Umu’s Founder Creates a Sustainable Family Home in Belgium
There may be no such thing as a living, breathing house. But the Belgian residence that Sven Bullaert has conceived for him and his family comes close. Its timber walls are filled with lime hemp, their sides shaped by willow branches that have been smoothed over with loam. The flooring starts with a layer of crushed seashells. The roof is covered with straw. Bullaert approached the creation of the 5,400-square-foot home the same way “a bird makes his nest,” he begins, piecing together natural materials with an eye for comfort and functionality. An artist and a designer, Bullaert has also infused the setting with a quiet beauty.
He didn’t start from scratch. After decades of living in rented homes—over the course of a career in the fashion industry that included eight years as the creative director of accessories company Kipling—Bullaert had been looking for a place of his own where he could settle down and focus on projects he had long dreamed about. He found a property in Eksaarde, about an hour north of Brussels, that was next to a river and a bike trail. On it was a 120-year-old Flemish long-gable farm, a type of hardworking building that had combined living quarters for the farmers with a barn for their animals. Bullaert admired the structure’s sturdy timber construction and the way it had been oriented to take advantage of the sun. He decided to transform it into a home for his family, drawing inspiration from the architecture of Antoni Gaudí and César Manrique as well as nature-based construction methods he’d learned on travels to countries along the equator.
A Sustainable Home That Blends In With Its Surroundings
Organic Forms Add Warmth to the Home
The two-story building had been divided up to segregate livestock—sections each for horses, cows, and smaller animals like pigs and chickens. As Bullaert rebuilt walls, he left some where they had been and eliminated others to create spaces that flowed into each other. Furthering the flow—and fostering family interaction—he opened portholes on walls so that, say, the smell of soup bubbling in the kitchen would waft about. Skylights and generous windows were added to open the house to the outdoors. Bullaert hired sculptors who took a break from their own artistic endeavors to hand-trowel the loam mixture onto the curving willow branches so walls have an adobe effect, yielding the interior’s many arches and rounded corners—organic shapes that Bullaert believes make the home “warm and embracing.”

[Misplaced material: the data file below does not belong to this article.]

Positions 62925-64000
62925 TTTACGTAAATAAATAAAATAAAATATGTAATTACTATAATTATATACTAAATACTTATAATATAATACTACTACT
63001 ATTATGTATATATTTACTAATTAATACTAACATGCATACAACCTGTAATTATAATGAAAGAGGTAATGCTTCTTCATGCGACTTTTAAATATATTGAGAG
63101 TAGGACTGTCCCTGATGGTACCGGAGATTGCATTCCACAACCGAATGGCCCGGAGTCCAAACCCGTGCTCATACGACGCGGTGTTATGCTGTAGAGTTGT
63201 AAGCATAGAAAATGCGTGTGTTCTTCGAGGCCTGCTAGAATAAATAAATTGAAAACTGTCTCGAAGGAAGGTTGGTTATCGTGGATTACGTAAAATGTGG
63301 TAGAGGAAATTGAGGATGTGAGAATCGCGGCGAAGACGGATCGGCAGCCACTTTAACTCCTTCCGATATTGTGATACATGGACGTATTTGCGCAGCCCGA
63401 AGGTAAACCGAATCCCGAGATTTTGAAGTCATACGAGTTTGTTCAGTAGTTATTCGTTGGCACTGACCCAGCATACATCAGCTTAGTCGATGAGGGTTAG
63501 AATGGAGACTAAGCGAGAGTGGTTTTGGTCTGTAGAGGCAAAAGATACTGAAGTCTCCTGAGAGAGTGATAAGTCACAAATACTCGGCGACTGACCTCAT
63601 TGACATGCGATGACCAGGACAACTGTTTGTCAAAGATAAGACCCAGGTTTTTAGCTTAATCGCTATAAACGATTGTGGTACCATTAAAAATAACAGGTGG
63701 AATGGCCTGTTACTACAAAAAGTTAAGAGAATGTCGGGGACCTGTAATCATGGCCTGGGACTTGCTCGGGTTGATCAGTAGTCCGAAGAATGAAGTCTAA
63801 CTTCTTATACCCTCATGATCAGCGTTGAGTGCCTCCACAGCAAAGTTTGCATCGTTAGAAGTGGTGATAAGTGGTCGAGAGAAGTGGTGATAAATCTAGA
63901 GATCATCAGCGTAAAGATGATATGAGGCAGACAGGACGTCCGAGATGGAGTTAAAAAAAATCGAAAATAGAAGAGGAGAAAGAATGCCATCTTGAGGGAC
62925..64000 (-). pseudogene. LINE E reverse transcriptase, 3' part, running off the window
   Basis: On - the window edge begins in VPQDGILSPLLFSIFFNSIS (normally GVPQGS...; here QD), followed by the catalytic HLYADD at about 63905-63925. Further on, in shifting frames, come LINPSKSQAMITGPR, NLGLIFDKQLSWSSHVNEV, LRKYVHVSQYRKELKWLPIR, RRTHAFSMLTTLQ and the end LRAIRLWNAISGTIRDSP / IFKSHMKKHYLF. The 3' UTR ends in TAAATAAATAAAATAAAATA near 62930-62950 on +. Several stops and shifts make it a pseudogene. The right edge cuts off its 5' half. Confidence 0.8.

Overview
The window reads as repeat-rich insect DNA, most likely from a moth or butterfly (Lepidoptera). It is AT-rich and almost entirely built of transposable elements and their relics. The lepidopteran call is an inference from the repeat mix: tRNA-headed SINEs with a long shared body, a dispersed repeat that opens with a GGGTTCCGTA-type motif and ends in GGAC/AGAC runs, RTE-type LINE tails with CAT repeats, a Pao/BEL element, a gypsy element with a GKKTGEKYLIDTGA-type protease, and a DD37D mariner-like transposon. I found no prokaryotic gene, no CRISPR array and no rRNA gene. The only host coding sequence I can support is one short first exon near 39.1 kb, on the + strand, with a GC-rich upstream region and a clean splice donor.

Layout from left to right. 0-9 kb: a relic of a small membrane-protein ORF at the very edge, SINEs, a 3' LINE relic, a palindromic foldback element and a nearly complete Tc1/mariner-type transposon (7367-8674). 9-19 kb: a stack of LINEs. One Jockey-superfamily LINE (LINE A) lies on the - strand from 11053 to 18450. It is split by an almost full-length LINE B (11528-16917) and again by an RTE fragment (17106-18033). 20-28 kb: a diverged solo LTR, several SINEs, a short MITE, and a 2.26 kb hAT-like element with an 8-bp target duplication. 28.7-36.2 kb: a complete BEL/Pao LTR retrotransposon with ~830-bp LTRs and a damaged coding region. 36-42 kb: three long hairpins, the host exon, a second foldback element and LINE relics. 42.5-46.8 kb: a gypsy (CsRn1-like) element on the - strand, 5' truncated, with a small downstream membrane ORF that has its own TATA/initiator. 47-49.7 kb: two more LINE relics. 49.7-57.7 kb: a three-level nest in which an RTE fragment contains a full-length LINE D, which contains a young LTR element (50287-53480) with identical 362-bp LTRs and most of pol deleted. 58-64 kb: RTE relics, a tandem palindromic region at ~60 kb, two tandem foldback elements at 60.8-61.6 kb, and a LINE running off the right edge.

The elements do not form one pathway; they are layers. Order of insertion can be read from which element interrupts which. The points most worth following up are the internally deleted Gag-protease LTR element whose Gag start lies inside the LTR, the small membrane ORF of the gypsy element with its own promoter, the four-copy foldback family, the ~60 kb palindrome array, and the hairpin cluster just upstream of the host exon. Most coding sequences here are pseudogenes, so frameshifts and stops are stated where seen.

Work on the house was very much still in progress when Bullaert and his wife and collaborator, author Angel Patricks Amegbe, moved in with their toddler and Bullaert’s two older sons from his previous marriage. Living in the house and using its rooms, which encompass three bedrooms and two bathrooms but will ultimately have five and three, respectively, they began fine-tuning the spaces, a process that continues to this day. “It has a bit of the wabi sabi, the joy of the unfinished,” Bullaert notes. The hanging iron fireplace in the living room, for instance, was carefully positioned so that the sight of its crackling flames could be enjoyed while seated in the conversation pit. An amoeba shape was cut out of the carpet under it, the flooring there topped with surfacing made from flattened pebbles. “We never have a dirty carpet.”
Niches for displaying artifacts are carved out of walls, and the furniture, none of which was purchased new, is either designed by Bullaert or from the 1970’s, ’80’s, and ’90’s—decades he feels had good design “vibes.” Vintage pieces in the living room include Michel Ducaroy’s Togo seating, an Eames Lounge chair, and sculptural standing speakers by Ivan Schellekens, a Belgian audio engineer. When Bullaert was fresh from earning his master’s in product design from the University of Antwerp, he had advised Schellekens on the shape of the speakers. Although they gained great renown and were exhibited at the Museum of Modern Art in New York, the speakers later went out of production. But recently Schellekens and Bullaert have been collaborating again to reissue them with improvements, such as using sheep’s wool as a damping material inside and Corian for the outside. The Bullaert clan has been trying them out in the house’s music room.
Uma’s Founder on Building on Eco-Conscious Lifestyle
The speakers are one of several projects the designer is pursuing with his firm, Umu. Bullaert, who, after Kipling, founded an eco-conscious fashion company, has dedicated Umu to advancing ventures that encourage a simpler, more sustainable and spiritual life—he chose the name umu because he feels the word connotes a wave; he later learned it means sharing common beliefs in Arabic. Another Umu endeavor is an eco-village under development in Akosombo, Ghana, a partnership with a local chief who cofounded the Royal Senchi resort there, that will be devoted to art, meditation, and making products like Belgian chocolate infused with African and Asian medicinal herbs. The village residences will be far more modest in size than Bullaert’s, but the plan is to build them using the same carefully considered—and, now, time-tested—construction methods.
Inside the Nature-Inspired Home of Uma Founder, Sven Bullaert
UMU: angel patricks amegbe.
ligne roset: sofas (living room).
herman miller: chair, ottoman (living room), chairs (dining room, bedroom).
balta industries: carpet (music room).
hansgrohe: sink fittings (bathroom).
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